Viewing blog posts written by Gino DiCaro

Economic stimulus gaining the Big Mo'

Posted by Gino DiCaro, VP, Communications on Dec. 19, 2008

A Christmas gift that just might make it under the tree?   A New Year's resolution that conceivably could be met in early '09?  It just might happen.  Economic stimulus in California is gaining the big mo' after a week of tireless negotiating, legislative votes and a vetoed budget package that included only small plans for job recovery.

Signals to employers that California will be cost-competitive appear to be of utmost importance to Gov. Schwarzenegger and the general public that he governs.  Fears that companies truly are shying away from California's unwieldy tax, wage and regulatory structures are setting in with average voters.  Household Christmas discussions across the state lead with comments such as "Just be happy you have a job, Jimmie" ... or "I'm so worried about my job, bro" .... or "I am so angry my company had to lay off employees" ... or "I got layed off so I had to take a lesser paying job so I could get through Christmas."

Depressing, I know, but reality has set in.  California's excess without comprehensive plans to attract high wage jobs that drive an entire economy has come home.  In the minds of the California Governor and citizenry it is not only obvious but mandatory that California devise comprehensive economic recovery in the overall budget plan, as opposed to just some quick cash.  Families now want economic development for themselves and their government.

An employer contacted me this week and said this:  "Listen, Gino.  California is becoming an analogy for the auto industry predicament.  The state's public sector has driven up an unsustainable environment and now we can't pay for it.  This has to be fixed now."  I told that employer to keep the pressure on to do the right thing ... that the tide is turning for California to send a huge signal that its lawmakers understand what it takes to compete in this marketplace and attract high-wage jobs.  I hope I'm right and that next Christmas, I'm blogging about California household discussions that lead with a merrier tone, like "Merry Christmas" or "Happy Holidays."

Here's a few tide turning indicators along with the millions of household Christmas discussions:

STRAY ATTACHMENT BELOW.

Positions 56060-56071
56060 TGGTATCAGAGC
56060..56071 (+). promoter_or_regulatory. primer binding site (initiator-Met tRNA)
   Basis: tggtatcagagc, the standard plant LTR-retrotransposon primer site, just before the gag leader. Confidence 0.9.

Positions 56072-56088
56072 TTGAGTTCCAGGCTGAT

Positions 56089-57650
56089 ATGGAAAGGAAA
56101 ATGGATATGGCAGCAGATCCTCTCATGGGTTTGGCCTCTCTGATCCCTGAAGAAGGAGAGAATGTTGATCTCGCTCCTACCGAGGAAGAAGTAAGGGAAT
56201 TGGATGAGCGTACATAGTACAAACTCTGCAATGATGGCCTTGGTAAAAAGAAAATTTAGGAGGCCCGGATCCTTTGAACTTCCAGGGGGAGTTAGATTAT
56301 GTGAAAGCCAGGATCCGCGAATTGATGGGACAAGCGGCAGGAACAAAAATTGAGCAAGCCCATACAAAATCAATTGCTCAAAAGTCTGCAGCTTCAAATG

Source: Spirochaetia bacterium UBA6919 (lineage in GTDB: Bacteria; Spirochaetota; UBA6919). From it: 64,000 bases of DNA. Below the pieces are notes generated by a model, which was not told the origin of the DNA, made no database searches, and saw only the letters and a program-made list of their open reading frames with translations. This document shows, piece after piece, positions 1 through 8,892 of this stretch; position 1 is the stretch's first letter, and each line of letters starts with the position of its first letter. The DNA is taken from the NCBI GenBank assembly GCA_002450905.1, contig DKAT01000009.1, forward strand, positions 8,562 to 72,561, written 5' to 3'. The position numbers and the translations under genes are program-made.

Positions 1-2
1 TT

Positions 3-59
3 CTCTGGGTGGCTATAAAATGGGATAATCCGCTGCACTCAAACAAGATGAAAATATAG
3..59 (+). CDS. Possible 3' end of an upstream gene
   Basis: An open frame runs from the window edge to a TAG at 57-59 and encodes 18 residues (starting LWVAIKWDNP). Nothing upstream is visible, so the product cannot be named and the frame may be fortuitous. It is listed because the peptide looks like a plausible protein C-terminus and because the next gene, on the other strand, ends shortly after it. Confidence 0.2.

• Governor's comment today on unemployment :
    "California’s unemployment rate reinforces the need for the state legislature to pass a real budget solution that includes aggressive economic stimulus – because we must do everything in our power to help Californians affected by the economic downturn get back to work.  I've said countless times that any budget plan sent to my desk must include real stimulus that creates jobs, keeps Californians in their homes and provides strong, long-term recovery solutions for our state’s diverse economy."
  • Governor's veto comments at press conference
  • Senator Lou Correa's "no" vote on budget package indicating there is some growing understanding within the democratic caucus
  • National Fox News piece on California's budget and cost structures
  • CMTA President Jack Stewart interview on stimulus (ok we've always been there but it's a good synopsis of why and what needs to be done)

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California & Nevada: Financial crisis and sleep aids

Posted by Gino DiCaro, VP, Communications on Oct. 8, 2008

This week, Californians have heard that the leading economic indicator -- the national stock market -- has slid to under 10,000 for the first time since 2004 ... that a national $700 billion rescue package paid for by U.S. taxpayers might or might not work to bring the nation's heavily depended upon credit market back to something better than it is now (I digress for an anecdote: my colleague told me yesterday that his friend with an 800 credit score and $15,000 down on a $35,000 car couldn't even get an auto loan last week) ... that national manufacturing employment took the hardest hit last month -- 51,000 jobs -- in across-the-board overall employment losses (stay tuned for California's September employment numbers here) ... that the State's own Unemployment Insurance Fund will be out of cash in February .... that California's overall Budget deficit is now much worse than previously admitted ... that California might have no where else to turn for money after October 29 ... and that our only refuge from real life -- sports institutions -- will also feel the economic pinch.  OK, now I'm worried.